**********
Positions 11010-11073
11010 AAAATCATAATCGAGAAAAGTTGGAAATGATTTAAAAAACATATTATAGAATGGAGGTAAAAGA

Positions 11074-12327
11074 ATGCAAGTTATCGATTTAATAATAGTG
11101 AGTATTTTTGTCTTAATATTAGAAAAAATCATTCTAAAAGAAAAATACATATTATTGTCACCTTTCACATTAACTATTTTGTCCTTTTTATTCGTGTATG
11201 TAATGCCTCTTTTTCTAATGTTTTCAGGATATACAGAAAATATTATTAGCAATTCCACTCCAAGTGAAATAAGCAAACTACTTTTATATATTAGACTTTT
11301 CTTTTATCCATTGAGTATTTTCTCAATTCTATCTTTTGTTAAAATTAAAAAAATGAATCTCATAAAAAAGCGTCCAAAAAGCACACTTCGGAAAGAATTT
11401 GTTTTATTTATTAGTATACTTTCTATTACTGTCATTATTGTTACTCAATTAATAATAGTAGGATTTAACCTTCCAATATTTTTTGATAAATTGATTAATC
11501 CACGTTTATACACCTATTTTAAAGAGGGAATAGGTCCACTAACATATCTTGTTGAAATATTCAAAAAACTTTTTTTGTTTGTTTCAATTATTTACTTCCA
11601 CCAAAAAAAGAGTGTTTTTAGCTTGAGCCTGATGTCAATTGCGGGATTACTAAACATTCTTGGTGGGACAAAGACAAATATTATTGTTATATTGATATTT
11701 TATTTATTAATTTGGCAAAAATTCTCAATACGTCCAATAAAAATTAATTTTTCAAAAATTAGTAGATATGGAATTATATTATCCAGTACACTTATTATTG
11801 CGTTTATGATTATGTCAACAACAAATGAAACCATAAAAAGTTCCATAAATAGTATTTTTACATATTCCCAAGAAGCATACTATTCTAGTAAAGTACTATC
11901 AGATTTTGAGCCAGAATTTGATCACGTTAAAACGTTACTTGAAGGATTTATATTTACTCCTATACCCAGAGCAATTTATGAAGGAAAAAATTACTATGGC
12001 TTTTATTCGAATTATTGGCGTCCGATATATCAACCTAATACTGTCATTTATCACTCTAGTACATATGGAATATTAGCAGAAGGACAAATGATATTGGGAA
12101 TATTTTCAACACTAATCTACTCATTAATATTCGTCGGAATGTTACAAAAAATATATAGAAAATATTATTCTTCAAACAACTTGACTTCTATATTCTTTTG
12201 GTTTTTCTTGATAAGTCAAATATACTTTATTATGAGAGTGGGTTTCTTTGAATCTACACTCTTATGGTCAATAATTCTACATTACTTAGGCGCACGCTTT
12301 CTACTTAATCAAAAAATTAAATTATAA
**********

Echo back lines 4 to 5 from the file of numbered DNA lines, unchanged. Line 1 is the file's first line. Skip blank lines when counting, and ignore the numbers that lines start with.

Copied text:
11074 ATGCAAGTTATCGATTTAATAATAGTG
11101 AGTATTTTTGTCTTAATATTAGAAAAAATCATTCTAAAAGAAAAATACATATTATTGTCACCTTTCACATTAACTATTTTGTCCTTTTTATTCGTGTATG